Law School Case Brief
Albright v. Oliver - 510 U.S. 266, 114 S. Ct. 807 (1994)
Where a particular constitutional amendment provides an explicit textual source of constitutional protection against a particular sort of government behavior, that amendment, not the more generalized notion of “substantive due process,” must be the guide for analyzing these claims.
Upon learning that Illinois authorities had issued an arrest warrant charging him with the sale of a substance which looked like an illegal drug, petitioner Albright surrendered to respondent Oliver, a policeman, and was released after posting bond. At a preliminary hearing, Oliver testified that Albright sold the look-alike substance to a third party, and the court found probable cause to bind Albright over for trial. However, the court later dismissed the action on the ground that the charge did not state an offense under state law. Albright then filed this suit under 42 U.S.C. § 1983, alleging that Oliver deprived him of substantive due process under the Fourteenth Amendment – his “liberty interest” – to be free from criminal prosecution except upon probable cause. The District Court dismissed on the ground that the complaint did not state a claim under § 1983. The Court of Appeals affirmed, holding that prosecution without probable cause was a constitutional tort actionable under § 1983 only if accompanied by incarceration, loss of employment, or some other "palpable consequence." Albright sought further review in the United States Supreme Court.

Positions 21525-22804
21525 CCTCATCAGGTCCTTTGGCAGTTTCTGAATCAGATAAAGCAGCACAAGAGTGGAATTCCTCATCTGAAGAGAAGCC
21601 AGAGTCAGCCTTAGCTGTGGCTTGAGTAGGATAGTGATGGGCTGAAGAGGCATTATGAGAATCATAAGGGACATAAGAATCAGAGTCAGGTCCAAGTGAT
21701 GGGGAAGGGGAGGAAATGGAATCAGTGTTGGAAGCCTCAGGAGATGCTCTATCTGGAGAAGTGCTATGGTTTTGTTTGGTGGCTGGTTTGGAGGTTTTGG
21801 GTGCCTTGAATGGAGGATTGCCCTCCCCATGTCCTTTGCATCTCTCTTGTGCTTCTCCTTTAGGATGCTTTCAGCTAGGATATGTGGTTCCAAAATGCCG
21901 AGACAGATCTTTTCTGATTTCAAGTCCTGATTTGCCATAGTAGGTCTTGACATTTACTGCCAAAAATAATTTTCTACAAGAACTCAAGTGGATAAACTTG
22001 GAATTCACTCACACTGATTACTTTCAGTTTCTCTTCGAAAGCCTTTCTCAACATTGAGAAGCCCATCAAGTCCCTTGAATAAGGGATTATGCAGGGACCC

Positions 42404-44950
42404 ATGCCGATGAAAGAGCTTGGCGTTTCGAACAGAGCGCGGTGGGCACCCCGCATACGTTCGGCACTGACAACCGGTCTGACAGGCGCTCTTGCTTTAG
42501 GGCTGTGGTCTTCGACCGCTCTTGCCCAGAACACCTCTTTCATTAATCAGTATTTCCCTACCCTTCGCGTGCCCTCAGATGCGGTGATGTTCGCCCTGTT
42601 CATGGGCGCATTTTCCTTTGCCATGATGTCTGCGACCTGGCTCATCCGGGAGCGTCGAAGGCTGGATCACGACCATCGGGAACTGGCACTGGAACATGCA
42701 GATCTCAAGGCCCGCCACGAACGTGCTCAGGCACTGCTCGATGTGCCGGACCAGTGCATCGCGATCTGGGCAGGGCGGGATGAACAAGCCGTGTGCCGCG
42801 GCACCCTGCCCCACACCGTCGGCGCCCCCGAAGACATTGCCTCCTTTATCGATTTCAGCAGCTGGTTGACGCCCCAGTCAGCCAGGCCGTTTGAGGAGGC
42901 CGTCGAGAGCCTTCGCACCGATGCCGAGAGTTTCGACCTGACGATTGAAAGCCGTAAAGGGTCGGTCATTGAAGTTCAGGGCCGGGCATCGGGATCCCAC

Was prosecution without probable cause a constitutional tort actionable under 42 U.S.C. § 1983?
In a plurality decision, the Court held that the claim was to be considered under the Fourth Amendment, not substantive due process, which did not afford petitioner relief. The Court reasoned that petitioner's surrender to the authorities constituted a seizure for purposes of the Fourth Amendment. The Court explained that where a particular amendment provided an explicit textual source of constitutional protection against a particular government behavior, that amendment, not the more generalized notion of substantive due process, was the guide for analyzing such claims. The Court expressed no view as to whether petitioner's claim could have succeeded under the Fourth Amendment because that question was not presented in the petition for certiorari.
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